The Proliferation of Personal (Virtual) Agents
After half a century of experimental refinement, chatbots have matured far beyond their roots in simple scripted responses. The majority of modern businesses have already trialed proof-of-concept renderings of intelligent agents, and the benefits are clear. So clear, in fact, that IBM Watson executive Rob Thomas forecasts that, within the next 3 years, 100 percent of companies will have integrated virtual assistants into their systems and processes.
Traditionally, companies have the most frequently deployed chatbots to consumer-facing domains — resolving common queries, providing product recommendations, and collecting feedback — essentially serving customers as a dynamic, always-on FAQ aide. As conversational entities begin to evolve from monolithic applications and web plugins into modular API interfaces, however, increased flexibility will enable more granular, customizable virtual assistants.
Simultaneously, remote work is enabling businesses to distribute labor across the globe, spawning a sprawling network of intellectual resources across an asynchronous collection of cultures and timezones. While this presents a variety of opportunities, many challenges have also emerged in the effort to coordinate these scattered coalitions of contributors. To some degree, the most essential of these workers are pressured for 24/7 availability, corrupting the work-life balance once evangelized by remote work’s most optimistic advocates.
The liberator of these overburdened telecommuters will be none other than the humble chatbot — standing in as a virtual secretary, conversational assistants will help remote workers schedule meetings, transcribe and summarize conferences, and offer insights for improved productivity as workplace habits become gently ingrained into the fabric of the bot’s architecture. With the ability to communicate a team member’s preferences, expectations, and requirements at any hour of the day — all while seamlessly accommodating for cultural and linguistic disparities — virtual assistants will become an indispensable pillar of remote workforces.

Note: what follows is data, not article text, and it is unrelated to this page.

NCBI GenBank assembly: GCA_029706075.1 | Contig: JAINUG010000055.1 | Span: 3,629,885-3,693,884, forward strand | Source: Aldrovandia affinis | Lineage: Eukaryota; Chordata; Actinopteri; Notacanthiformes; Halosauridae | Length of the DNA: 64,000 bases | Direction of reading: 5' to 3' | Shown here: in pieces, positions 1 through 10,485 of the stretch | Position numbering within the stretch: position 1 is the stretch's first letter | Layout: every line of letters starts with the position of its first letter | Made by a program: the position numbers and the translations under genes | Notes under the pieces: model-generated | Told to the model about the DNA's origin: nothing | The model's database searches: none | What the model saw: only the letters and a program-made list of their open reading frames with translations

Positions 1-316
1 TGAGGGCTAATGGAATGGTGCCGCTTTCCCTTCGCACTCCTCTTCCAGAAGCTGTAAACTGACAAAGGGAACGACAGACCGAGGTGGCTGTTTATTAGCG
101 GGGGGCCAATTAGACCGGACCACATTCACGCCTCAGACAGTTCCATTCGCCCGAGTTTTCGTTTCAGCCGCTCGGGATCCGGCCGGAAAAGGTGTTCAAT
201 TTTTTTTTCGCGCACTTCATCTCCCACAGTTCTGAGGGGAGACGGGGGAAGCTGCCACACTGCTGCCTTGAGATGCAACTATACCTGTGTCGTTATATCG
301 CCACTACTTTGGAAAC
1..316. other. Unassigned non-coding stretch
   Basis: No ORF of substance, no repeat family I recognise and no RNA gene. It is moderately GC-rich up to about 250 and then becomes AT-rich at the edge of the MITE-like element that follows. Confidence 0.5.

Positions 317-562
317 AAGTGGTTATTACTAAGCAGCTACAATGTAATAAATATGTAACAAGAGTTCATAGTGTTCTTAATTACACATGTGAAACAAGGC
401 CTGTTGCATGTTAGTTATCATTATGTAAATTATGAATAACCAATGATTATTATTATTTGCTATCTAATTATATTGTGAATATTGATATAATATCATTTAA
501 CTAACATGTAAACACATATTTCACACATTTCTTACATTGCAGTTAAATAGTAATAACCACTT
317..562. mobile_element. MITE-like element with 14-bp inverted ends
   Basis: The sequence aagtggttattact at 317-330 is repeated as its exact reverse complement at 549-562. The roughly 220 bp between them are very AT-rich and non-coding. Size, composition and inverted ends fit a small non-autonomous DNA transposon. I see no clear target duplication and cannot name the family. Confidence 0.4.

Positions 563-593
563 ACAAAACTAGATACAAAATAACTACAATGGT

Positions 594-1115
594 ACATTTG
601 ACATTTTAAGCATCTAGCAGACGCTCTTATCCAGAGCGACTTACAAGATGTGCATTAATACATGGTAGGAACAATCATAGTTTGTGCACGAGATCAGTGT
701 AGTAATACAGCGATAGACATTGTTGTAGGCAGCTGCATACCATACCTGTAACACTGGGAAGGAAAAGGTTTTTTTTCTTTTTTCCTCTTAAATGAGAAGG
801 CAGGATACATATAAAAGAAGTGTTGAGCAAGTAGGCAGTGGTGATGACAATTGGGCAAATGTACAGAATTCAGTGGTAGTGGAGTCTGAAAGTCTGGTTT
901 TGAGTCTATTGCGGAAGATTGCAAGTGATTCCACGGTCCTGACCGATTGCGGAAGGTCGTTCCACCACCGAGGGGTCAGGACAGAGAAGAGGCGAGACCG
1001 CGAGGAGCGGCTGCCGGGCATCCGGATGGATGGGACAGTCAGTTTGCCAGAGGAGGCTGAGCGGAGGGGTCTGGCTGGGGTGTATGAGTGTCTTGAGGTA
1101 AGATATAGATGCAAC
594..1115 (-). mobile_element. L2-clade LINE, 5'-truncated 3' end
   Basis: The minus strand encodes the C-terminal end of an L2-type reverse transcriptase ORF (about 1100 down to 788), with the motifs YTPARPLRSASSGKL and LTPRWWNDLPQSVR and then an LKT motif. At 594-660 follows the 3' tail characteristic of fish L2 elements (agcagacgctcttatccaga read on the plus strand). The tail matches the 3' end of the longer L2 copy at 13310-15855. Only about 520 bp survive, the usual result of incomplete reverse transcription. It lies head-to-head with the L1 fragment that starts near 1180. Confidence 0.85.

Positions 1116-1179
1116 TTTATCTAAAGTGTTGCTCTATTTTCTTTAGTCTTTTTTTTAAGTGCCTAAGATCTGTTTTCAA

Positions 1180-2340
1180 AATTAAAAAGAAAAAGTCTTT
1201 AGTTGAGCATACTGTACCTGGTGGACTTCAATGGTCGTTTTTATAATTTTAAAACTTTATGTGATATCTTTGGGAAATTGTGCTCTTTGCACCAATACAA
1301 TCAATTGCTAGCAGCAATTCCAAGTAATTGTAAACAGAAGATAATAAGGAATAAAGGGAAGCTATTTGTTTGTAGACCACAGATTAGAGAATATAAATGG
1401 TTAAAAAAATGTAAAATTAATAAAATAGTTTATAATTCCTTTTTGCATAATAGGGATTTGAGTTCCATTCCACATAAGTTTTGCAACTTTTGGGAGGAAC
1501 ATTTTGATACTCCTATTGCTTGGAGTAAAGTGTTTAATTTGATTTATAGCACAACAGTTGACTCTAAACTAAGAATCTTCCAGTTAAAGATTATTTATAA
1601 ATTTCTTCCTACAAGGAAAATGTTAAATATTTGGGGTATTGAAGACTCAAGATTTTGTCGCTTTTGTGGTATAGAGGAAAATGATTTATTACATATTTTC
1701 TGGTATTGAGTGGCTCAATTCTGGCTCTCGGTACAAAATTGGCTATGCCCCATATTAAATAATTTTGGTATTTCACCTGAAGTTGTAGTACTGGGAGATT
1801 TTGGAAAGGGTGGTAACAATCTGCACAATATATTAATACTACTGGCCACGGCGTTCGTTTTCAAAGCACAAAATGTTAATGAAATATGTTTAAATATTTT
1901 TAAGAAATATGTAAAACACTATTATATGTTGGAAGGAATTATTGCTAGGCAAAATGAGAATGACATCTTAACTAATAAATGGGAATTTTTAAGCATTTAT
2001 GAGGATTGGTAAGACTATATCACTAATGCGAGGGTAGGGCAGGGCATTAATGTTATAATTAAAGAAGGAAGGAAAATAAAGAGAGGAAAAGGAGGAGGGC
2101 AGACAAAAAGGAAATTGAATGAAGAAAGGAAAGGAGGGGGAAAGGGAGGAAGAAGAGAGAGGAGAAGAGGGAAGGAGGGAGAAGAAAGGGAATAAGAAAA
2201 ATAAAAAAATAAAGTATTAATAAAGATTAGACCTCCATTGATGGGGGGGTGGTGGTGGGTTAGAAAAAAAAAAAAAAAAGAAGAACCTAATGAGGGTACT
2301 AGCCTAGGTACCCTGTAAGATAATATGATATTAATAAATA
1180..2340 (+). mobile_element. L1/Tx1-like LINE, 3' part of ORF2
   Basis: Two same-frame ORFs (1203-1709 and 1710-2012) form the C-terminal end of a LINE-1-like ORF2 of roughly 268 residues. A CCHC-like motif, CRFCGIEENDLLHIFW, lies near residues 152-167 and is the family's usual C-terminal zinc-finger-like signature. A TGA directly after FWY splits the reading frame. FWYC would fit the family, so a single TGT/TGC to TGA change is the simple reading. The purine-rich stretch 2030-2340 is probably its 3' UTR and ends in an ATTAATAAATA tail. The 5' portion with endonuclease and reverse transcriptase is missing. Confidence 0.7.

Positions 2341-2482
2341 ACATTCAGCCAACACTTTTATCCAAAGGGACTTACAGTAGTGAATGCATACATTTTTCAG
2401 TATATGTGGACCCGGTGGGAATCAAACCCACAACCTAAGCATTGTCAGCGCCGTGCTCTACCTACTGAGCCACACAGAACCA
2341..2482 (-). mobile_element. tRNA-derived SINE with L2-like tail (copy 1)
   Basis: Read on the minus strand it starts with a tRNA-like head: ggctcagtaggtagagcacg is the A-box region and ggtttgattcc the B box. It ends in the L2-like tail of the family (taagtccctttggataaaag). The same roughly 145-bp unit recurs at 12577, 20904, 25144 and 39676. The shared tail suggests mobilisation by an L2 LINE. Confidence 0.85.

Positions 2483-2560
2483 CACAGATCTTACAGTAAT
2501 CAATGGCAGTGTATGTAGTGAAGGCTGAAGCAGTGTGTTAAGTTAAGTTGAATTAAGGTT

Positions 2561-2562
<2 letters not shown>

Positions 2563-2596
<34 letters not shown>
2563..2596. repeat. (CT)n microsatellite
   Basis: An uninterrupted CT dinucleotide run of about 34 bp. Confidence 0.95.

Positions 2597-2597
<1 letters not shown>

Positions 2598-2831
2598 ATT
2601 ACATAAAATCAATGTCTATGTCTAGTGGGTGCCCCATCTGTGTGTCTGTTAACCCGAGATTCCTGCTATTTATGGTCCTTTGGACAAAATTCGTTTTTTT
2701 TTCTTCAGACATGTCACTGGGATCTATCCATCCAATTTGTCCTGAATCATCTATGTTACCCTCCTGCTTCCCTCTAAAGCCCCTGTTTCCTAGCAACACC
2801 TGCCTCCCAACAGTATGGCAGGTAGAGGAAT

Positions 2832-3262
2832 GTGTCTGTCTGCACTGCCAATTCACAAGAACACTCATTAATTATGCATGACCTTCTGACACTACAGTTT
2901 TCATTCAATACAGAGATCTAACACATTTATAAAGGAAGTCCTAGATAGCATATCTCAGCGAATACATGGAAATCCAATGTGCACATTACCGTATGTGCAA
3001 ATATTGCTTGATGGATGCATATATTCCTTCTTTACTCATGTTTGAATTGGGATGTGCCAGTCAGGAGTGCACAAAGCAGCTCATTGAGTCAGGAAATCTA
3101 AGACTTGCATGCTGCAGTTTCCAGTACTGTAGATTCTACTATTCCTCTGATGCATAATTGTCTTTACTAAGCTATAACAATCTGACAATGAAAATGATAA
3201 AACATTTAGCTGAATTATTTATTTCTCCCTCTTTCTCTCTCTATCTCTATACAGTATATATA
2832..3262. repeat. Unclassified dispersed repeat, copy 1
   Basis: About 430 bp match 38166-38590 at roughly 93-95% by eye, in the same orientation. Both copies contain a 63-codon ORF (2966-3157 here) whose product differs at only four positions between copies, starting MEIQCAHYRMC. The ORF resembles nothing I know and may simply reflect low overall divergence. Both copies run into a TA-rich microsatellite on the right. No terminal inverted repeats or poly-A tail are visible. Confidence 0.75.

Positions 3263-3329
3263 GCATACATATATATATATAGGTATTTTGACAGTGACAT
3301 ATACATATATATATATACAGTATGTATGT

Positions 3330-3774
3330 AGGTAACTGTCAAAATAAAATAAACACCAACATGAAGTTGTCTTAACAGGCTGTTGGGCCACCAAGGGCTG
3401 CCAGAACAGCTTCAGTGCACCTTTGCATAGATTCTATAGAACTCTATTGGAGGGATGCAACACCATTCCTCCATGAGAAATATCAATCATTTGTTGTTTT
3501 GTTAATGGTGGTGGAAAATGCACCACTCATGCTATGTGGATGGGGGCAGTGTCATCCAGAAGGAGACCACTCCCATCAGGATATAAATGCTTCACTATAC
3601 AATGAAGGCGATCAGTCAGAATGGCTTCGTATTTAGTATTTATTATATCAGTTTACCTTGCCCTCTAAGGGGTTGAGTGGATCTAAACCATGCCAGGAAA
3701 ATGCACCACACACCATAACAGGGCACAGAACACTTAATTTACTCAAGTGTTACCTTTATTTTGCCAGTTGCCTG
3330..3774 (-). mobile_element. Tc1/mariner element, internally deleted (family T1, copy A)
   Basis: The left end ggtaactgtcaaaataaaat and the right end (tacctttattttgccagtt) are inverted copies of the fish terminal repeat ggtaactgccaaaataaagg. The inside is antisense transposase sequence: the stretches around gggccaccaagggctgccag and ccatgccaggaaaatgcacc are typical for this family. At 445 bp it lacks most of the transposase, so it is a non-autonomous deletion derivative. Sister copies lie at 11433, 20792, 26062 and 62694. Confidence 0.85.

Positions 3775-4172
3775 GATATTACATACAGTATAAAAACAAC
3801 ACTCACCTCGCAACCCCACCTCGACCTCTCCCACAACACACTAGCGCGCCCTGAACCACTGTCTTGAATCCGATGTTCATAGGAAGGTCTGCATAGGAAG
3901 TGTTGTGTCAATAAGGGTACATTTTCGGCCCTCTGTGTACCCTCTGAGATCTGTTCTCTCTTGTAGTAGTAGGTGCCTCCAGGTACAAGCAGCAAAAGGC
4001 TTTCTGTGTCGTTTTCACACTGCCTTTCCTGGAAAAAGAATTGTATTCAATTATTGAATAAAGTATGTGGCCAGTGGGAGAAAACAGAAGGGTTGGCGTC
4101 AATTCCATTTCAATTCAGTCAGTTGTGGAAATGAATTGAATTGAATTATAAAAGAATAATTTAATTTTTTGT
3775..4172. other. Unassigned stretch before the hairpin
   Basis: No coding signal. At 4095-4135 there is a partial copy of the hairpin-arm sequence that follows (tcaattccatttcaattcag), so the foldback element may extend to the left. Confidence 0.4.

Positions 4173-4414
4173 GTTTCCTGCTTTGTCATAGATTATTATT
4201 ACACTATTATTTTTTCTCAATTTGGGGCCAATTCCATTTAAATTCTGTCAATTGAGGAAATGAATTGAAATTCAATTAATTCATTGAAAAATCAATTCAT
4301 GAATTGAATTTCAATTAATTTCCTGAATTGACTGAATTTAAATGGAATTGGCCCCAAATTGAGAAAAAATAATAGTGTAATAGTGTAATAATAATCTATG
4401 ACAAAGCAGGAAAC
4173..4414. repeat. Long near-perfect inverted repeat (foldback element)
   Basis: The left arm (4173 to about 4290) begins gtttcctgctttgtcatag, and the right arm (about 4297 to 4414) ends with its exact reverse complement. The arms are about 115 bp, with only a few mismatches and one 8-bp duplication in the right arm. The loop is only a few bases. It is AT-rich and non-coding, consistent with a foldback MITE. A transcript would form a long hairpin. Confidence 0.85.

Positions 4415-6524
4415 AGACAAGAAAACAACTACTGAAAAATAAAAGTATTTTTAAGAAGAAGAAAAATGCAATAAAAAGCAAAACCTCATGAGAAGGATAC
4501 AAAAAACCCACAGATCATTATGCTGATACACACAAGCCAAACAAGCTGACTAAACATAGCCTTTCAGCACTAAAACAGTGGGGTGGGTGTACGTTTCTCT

Restoring Empathy to Online Interactions
Body language, for better or for worse, is an integral element of human interaction. Nonverbal cues, by most estimates, comprise the majority of what we communicate — UCLA professor Albert Mehrabian estimates that as little as 7 percent of the information we impart upon others is transmitted via our spoken expressions (not including tone of voice).
For this reason, it is entirely unsurprising that interactions facilitated over digital mediums tend to lose their luster. Although the introduction of emojis, memes, and various other manifestations of visual pageantry have infiltrated the recreational realms of social media and SMS-based exchanges, written conversations within the professional world remain starkly impersonal.